Tree nut consumption research report

Tree nut consumption: lower body weight and lower risk of metabolic syndrome and cardiovascular disease.

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In a recent study published in Nutrition Journali  in June 2015, researchers compared risk factors for heart disease and metabolic syndrome of tree nut consumers versus those who did not consume tree nuts. Consumption of tree nuts (macadamias, almonds, Brazil nuts, cashews, hazelnuts, pecans, pine nuts, pistachios and walnuts) was associated with lower body mass index, systolic blood pressure and insulin resistance as well as higher levels of high-density lipoprotein-cholesterol (that’s the good cholesterol!).  In addition, tree nut consumers were 25% less likely to be obese and 21% less likely to have an elevated waist circumference than those who did not consume tree nuts.

The study looked at 14,386 men and women (19+ years) participating in the 2005-2010 National Health and Nutrition Examination Surveys (NHANES). Intake was from 24-hour recall data and tree nut consumers were defined as those who consumed ¼ ounce or more per day.  “Approximately 6.8% of the study population consumed tree nuts,” stated Carol O’Neil, PhD, MPH, RD, lead author on the paper and Professor at Louisiana State University Agricultural Center. “While that may sound small, it actually represents over 12 million individuals-a significant number.” She added, “Those who consumed nuts ate about 1.5 ounces (44.3 grams) of tree nuts per day-similar to the amount recommended in the FDA qualified health claim for nuts and heart disease.”

Research has shown that nuts can help reduce the risk of cardiovascular disease and metabolic syndrome (MetS). The latter is a cluster of risk factors for cardiovascular disease and type 2 diabetes and includes elevated blood lipids, blood pressure, blood sugar, insulin resistance and abdominal obesity. Obesity is also a risk factor for these two diseases and although tree nuts contain fat and calories, numerous studies have shown that diets “enriched with nuts” do not increase weight. Filled with plant protein, dietary fibre and healthy mono- and polyunsaturated fatty acids, tree nuts are a satiating food that may actually help suppress appetite.  Moreover, previous research by the same authorsii , showed that tree nut consumption was associated with better nutrient adequacy for most nutrients that are lacking in the diets of many Americans, and with an overall better diet quality.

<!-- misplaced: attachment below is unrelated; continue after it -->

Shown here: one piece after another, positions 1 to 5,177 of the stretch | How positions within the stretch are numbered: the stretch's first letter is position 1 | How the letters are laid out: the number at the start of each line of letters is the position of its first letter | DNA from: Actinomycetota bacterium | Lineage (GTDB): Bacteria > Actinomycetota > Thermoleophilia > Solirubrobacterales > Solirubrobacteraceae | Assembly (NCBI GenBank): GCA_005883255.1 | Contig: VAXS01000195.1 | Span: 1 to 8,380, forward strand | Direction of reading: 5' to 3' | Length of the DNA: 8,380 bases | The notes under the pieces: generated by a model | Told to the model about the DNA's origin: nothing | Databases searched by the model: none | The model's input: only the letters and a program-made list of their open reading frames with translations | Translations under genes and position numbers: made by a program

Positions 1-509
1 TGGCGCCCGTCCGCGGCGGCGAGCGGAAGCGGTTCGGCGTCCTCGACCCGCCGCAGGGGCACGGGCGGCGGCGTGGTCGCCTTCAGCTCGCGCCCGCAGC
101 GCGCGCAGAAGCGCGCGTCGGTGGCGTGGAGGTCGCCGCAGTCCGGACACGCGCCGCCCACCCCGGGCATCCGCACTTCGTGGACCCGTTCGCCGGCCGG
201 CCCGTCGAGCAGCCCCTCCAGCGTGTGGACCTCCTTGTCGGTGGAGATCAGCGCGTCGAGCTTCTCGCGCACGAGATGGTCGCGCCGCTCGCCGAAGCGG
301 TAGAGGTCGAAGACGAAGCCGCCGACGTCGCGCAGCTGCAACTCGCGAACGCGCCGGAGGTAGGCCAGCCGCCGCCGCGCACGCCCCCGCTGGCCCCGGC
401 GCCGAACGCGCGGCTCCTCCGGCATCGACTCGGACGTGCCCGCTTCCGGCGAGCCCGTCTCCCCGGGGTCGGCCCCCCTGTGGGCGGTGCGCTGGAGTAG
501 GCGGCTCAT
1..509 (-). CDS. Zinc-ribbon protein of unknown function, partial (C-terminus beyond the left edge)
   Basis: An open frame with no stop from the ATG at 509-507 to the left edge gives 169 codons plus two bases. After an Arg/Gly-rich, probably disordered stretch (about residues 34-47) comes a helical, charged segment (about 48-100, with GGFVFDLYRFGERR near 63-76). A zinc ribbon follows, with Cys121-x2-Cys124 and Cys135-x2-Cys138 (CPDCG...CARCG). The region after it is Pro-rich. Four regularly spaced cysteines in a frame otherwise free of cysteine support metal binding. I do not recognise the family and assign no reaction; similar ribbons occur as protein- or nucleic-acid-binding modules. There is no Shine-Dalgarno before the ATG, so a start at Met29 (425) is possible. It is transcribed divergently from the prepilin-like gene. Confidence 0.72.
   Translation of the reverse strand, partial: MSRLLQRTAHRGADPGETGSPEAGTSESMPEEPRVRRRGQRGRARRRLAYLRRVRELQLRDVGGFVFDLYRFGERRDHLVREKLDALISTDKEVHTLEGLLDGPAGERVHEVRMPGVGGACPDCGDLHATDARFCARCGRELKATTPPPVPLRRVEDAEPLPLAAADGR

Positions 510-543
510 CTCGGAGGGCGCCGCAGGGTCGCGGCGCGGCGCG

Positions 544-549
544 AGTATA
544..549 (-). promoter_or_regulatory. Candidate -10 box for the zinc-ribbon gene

The study was funded by The International Tree Nut Council Nutrition Research & Education Foundation (INC NREF) and joins the growing body of evidence linking nut consumption with a range of favourable health outcomes. Earlier this year the findings of the Australian heart health study were released and distinguished international nutrition expert Professor Richard Mattes presented evidence at the Dietitians Association of Australia national conference challenging common misconceptions about nut consumption and weight gain.

The International Tree Nut Council Nutrition Research & Education Foundation (INC NREF) represents the research and education arm of the International Tree Nut Council (INC).  INC is an international, non-profit, non-governmental organization dedicated to supporting nutrition research and education for consumers and health professionals throughout the world and promoting new product development for tree nut products.  Members include those associations and organizations that represent the nine tree nuts (almonds, Brazils, cashews, hazelnuts, macadamias, pecans, pine nuts, pistachios and walnuts) in more than 40 producing countries. For more information, please visit

i O’Neil, C.E., V.L. Fulgoni, T.A. Nicklas, 2015. Tree Nut consumption is associated with better adiposity measures and cardiovascular and metabolic syndrome health risk factors in U.S. Adults: NHANES 2005-2010. Nutrition Journal.  14:64  doi:10.1186/s12937-015-0052-x.
ii O’Neil, C.E., T.A. Nicklas, V.L. Fulgoni III, 2015. Tree nut consumption is associated with better nutrient adequacy and diet quality in adults: National Health and Nutrition Examination Survey 2005-2010. Nutrients.  7:595-607. doi:10.3390/nu7010595.

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